Wednesday, July 20, 2016

New economics

There's a new school of economics that cannot be incrementally implemented from the old school; as it has fundamentally different premises that must be entirely replaced. Initially the field of economics, in order to become respectable (unlike the soft sciences), turned to mathematical models based in physics. But for the math to work it had to pretty much take out the human element and reduce incentive to self-interest to make the equations work. I.e., humans had to fit into idealized mathematical models as if the latter were indeed something akin to Plato's ideal forms to which we much accommodate.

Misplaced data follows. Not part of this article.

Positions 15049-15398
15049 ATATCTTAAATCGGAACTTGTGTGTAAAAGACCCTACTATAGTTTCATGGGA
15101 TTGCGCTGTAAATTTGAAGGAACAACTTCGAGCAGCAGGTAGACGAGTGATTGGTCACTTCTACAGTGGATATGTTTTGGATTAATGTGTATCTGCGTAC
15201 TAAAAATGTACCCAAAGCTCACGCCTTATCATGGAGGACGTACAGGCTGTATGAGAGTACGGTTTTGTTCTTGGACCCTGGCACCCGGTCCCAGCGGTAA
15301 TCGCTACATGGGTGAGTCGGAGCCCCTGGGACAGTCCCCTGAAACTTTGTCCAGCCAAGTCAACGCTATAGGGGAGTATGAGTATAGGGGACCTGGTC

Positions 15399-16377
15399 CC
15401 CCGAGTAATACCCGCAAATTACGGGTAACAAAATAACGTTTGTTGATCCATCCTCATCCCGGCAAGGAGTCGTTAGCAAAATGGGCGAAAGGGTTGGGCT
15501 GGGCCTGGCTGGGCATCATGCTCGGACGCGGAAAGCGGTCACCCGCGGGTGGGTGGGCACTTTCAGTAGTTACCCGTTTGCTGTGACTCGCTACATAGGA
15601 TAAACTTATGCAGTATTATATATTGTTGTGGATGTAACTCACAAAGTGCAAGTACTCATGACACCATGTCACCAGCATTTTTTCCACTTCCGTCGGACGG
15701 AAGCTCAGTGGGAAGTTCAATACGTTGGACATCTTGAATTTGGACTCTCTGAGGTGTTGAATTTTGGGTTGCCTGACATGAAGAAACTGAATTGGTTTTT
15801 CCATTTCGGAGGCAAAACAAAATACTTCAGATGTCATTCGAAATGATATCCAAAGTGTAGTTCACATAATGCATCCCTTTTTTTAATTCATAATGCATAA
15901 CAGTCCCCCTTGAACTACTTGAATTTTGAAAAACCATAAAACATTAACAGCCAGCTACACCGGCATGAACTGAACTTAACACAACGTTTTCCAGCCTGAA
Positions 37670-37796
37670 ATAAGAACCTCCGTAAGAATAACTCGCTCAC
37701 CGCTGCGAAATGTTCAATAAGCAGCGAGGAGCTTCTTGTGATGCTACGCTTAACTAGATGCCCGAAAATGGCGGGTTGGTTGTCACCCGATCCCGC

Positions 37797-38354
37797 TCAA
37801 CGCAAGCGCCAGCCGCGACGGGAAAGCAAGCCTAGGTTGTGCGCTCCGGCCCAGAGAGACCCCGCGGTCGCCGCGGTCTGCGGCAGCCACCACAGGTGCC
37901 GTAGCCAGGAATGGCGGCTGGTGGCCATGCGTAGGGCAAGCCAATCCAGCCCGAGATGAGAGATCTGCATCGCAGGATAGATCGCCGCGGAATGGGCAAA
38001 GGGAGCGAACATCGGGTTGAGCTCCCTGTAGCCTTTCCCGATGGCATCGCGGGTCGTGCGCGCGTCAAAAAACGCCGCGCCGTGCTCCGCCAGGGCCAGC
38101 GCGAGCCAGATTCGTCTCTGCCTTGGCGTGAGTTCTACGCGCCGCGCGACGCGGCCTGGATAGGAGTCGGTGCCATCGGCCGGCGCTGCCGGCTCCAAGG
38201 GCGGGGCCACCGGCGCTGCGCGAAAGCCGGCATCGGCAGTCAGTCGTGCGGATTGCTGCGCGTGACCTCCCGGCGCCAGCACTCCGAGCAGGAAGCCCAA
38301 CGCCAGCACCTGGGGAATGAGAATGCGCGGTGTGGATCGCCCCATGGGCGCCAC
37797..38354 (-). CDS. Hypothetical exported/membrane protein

The new model, using the study of self-organizing, emergent dynamics, instead sees economics as guided by decentralization, both in theory and practice. Local stakeholders negotiate solutions to their very local situations instead of a one-size-fits-all mathematical ideology. The new way thought more in terms of public goods than individual ownership. This same dynamic would extend to larger and more inclusive groups like cities, states, nations and so on. It puts humanity and the real world back into the equation and dumps the mathematical ideology.

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